Eight Economic Indicators That Have Soared to New Heights in Trump’s First Year in Office

By | Shopfloor Main | No Comments

Earlier this morning, manufacturers learned that the manufacturing sector now contributes a whopping $2.25 trillion to the American economy. That is the highest level ever and up nearly one-third (32.5 percent) since the Great Recession. It also means that manufacturing accounts for nearly 11.5 percent of our entire economy. The release of the data comes on the eve of President Donald Trump’s one-year anniversary as president.

So what better time than now to look back over the past year and gauge the progress of the manufacturing sector? The toplines are clear: U.S. manufacturing trends have moved significantly in the right direction and continue to do so, with business leaders very upbeat about activity in 2018. This optimism is more than just a by-product of global economic improvement; it is also the result of pro-growth policies emanating from the administration and Congress, such as comprehensive tax reform and regulatory reform.

Here are some highlights that illustrate why economic sentiment has soared to new highs in recent months:

Soaring Stock Market

The Dow Jones Industrial Average (DJIA) closed at 18,332.74 on Election Day in 2016, and it closed at more than 26,000 for the first time ever on January 17, rising more than 40 percent over that time frame and reaching new highs at an ever-increasing speed. The DJIA rose 25.1 percent in 2017 alone.

High Manufacturer Optimism

The latest quarterly NAM Manufacturers’ Outlook Survey, released last month, reached another all-time high in confidence with 94.6 percent of respondents feeling positive about their own company’s outlook. It is the highest in the survey’s 20-year history. The NAM survey also found that respondents anticipated sales and capital spending to increase over the next 12 months at the fastest rates since mid-2011, and employment continued to trend strongly upward.

Strong Job Market

In the above-mentioned NAM survey, respondents cited the inability to attract and retain a quality workforce as the top business challenge, a sign of how much the labor market has tightened. Indeed, manufacturers added 25,000 workers in December, averaging 16,333 per month in 2017 as a whole. This stands in contrast to the loss of 16,000 workers on net in 2016. In addition, there were 12.54 million workers in the sector, up 1,086,000 since the Great Recession. That was the highest level of manufacturing employment since January 2009.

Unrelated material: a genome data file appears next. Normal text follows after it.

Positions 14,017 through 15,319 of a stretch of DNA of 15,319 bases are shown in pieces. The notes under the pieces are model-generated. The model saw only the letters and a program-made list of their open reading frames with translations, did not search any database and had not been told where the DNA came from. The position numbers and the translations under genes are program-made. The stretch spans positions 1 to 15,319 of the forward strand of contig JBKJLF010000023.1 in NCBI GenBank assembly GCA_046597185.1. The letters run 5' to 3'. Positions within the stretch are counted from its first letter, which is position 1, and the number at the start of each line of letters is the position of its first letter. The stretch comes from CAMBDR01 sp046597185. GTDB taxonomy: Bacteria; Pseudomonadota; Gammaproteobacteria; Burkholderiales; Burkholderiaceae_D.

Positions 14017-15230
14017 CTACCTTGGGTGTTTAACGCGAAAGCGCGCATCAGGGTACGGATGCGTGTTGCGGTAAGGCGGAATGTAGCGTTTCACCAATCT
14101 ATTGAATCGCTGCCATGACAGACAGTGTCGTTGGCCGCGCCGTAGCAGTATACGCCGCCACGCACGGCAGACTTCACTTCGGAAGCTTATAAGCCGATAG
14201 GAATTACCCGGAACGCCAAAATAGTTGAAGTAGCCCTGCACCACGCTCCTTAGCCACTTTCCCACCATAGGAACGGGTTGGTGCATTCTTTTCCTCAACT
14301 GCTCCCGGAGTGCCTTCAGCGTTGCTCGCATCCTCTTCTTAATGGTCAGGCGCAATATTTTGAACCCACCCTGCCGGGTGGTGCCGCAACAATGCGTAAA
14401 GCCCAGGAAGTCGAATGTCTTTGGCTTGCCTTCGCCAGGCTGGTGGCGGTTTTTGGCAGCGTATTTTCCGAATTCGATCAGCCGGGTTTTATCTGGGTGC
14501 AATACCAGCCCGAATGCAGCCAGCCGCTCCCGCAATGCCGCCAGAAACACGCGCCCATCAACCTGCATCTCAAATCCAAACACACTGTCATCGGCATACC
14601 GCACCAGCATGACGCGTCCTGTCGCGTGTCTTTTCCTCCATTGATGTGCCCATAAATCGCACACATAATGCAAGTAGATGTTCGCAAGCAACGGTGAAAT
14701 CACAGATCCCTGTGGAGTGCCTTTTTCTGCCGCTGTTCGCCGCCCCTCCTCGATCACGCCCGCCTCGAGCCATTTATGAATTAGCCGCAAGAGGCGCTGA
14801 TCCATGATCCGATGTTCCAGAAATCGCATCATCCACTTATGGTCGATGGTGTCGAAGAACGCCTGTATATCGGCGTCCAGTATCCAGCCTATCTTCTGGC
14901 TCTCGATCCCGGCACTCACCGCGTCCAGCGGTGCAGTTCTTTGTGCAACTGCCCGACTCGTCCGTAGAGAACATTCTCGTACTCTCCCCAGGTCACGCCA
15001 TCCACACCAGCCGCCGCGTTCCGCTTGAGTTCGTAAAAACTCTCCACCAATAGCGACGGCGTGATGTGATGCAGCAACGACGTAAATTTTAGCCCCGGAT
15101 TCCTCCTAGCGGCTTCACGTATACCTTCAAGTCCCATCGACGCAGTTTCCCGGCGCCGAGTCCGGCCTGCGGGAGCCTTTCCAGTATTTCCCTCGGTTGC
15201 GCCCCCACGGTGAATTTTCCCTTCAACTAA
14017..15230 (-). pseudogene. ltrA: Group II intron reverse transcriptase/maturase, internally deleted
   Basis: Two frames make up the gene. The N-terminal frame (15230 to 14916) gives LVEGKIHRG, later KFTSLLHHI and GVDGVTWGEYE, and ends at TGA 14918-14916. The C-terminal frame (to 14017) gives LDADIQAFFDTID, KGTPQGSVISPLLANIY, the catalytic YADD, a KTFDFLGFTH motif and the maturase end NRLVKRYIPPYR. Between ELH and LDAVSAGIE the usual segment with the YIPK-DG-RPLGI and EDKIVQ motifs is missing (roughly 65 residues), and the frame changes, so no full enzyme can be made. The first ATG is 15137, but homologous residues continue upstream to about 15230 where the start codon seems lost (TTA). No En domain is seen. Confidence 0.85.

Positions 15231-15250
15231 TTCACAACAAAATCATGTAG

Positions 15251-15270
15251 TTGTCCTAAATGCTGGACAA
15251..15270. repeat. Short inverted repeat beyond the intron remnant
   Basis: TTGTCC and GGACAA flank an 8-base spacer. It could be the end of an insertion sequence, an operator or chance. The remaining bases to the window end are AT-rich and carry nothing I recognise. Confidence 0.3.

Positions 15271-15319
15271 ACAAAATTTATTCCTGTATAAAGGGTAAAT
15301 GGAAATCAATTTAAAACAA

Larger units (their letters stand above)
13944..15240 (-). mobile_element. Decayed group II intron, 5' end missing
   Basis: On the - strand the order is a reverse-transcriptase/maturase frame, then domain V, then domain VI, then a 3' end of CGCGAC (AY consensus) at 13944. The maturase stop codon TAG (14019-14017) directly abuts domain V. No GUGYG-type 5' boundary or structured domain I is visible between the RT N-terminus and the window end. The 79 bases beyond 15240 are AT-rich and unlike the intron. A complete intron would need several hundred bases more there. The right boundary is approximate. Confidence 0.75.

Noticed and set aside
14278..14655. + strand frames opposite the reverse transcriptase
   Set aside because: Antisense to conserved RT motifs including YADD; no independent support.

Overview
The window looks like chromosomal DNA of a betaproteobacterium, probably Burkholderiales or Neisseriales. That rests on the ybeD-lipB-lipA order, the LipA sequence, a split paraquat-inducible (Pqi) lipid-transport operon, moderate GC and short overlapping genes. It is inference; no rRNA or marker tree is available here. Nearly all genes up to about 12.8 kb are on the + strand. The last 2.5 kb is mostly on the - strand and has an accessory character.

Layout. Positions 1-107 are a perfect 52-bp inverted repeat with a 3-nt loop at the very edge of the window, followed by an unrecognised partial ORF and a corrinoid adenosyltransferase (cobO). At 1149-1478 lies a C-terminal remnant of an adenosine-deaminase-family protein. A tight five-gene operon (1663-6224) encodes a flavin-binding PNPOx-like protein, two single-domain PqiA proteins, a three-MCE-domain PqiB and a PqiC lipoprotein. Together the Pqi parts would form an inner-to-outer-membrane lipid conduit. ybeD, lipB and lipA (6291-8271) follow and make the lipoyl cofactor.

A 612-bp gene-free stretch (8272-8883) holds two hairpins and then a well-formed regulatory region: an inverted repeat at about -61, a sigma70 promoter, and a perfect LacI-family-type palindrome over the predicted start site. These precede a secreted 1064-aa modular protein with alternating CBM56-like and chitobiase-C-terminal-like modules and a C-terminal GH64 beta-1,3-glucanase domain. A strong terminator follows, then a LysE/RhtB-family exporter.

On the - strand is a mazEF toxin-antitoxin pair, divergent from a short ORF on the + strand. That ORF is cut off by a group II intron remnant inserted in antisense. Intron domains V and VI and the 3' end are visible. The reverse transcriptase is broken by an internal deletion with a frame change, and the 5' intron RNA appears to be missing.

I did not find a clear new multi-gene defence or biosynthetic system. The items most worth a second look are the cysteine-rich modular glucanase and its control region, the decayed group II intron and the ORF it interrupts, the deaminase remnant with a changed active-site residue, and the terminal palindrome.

Better Export Growth

After declines in both 2015 and 2016 on global headwinds, S.-manufactured goods exports rose more than 4 percent through the first 11 months of 2017, a welcome development. International demand has been boosted by both stronger global economic growth, with the J.P. Morgan Global Manufacturing PMI in December recording its best reading since February 2011, and a weaker dollar, which fell 8.6 percent last year.

Solid Demand Growth

The Institute for Supply Management also noted highly elevated levels of activity in December, with the Manufacturing PMI at 59.7, the best reading since September’s 13-year high (60.8). New orders expanded at the best rate since January 2004. 

Stronger Output Growth

Manufacturing production rose for the fourth straight month in December, with 2.4 percent growth over the past 12 months. That was not far from November’s 2.5 percent year-over-year pace, which was the fastest since July 2014. Similarly, manufacturing capacity utilization in December matched November’s rate of 76.4 percent, a reading not seen since May 2008.

Robust Economic Growth Overall